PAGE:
An Evening with Caroline Webb
On a beautiful evening in early Autumn, Nomura opened its doors and their fabulous roof terrace to host around hundred CWN members and guests who, on 13th September, came to meet the renowned leadership coach and author Caroline Webb.
In 2016 Caroline published her highly successful book How to Have a Good Day: Harness the Power of Behavioral Science to Transform Your Working Life, which received accolades from the readers as well as within the industry. It was easy to see why – throughout the talk Caroline quoted fascinating insights drawn from the behavioural sciences combined with her own rich professional background as a Partner at McKinsey and seamlessly connected this with what the scientists say on the subject. The presentation was punctuated by Caroline’s trademark humour that highlighted her authenticity and remarkable connection with the audience – it was evident that the CWN’s members and guests alike were fully engaged in the presentation. It turned out to be a very interactive hour, where we were asked to discuss with a person next to us an idea introduced by Caroline. Many of us were intrigued by a concept of committing to a positive intention that is likely to spin around what would otherwise be a chain of routine events of a day. Through simple exercises Caroline convincingly introduced the idea of single tasking to enhance daily productivity, and the audience was evidently surprised by the simplicity and the power behind this small change in how we do things.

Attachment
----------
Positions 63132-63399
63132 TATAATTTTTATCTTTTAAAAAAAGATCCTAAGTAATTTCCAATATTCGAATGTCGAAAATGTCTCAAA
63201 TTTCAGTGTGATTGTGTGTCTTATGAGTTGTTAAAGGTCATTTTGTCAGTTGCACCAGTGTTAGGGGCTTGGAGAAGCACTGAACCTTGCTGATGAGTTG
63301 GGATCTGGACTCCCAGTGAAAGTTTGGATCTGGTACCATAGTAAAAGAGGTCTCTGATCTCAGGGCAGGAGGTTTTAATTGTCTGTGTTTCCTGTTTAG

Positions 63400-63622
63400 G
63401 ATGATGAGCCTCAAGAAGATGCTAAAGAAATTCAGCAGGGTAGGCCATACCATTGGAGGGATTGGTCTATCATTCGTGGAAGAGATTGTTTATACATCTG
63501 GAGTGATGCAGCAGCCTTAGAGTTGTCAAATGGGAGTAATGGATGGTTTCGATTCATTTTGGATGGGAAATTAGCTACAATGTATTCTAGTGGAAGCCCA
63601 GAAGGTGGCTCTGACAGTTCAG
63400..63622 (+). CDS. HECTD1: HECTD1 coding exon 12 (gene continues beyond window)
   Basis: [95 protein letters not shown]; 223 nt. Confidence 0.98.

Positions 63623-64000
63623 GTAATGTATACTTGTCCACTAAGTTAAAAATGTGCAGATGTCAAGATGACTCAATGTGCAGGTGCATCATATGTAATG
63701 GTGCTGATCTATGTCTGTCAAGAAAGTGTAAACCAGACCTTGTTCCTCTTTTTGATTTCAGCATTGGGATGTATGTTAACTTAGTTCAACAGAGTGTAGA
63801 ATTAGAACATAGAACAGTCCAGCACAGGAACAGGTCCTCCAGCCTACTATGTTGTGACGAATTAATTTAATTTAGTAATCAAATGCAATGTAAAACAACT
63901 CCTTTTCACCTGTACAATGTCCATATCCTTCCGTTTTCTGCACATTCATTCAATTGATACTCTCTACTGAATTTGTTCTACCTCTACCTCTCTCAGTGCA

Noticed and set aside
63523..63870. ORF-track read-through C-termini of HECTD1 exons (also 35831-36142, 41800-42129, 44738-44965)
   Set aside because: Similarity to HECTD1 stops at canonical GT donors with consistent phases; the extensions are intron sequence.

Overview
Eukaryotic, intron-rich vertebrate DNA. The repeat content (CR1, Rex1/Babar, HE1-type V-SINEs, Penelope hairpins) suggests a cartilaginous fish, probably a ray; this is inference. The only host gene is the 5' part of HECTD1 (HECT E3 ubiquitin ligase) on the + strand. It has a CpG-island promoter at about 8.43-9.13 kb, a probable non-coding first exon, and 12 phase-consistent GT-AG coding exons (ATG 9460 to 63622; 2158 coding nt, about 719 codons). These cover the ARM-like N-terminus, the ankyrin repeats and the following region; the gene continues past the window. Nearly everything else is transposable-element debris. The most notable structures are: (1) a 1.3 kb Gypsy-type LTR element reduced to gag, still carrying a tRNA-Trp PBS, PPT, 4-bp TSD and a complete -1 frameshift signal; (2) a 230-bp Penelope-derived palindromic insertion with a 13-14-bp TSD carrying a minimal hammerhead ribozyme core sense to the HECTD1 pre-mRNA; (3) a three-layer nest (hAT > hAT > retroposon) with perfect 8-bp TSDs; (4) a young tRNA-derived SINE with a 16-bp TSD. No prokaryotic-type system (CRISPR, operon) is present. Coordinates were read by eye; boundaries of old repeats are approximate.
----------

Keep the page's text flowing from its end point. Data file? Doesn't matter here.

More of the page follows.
Following interesting comments and questions for Caroline, our hosts Nomura invited the audience to continue discussion at a drinks reception where some exquisitely delicious canapes were served. The room was buzzing with the phrase “how to have a good day”, with members and guests sharing their personal suggestions and ideas inspired by Caroline’s stimulating talk. It is not often that in the business world we hear a set of ideas that are as simple, effective and powerful as those described in Caroline’s brilliant speech.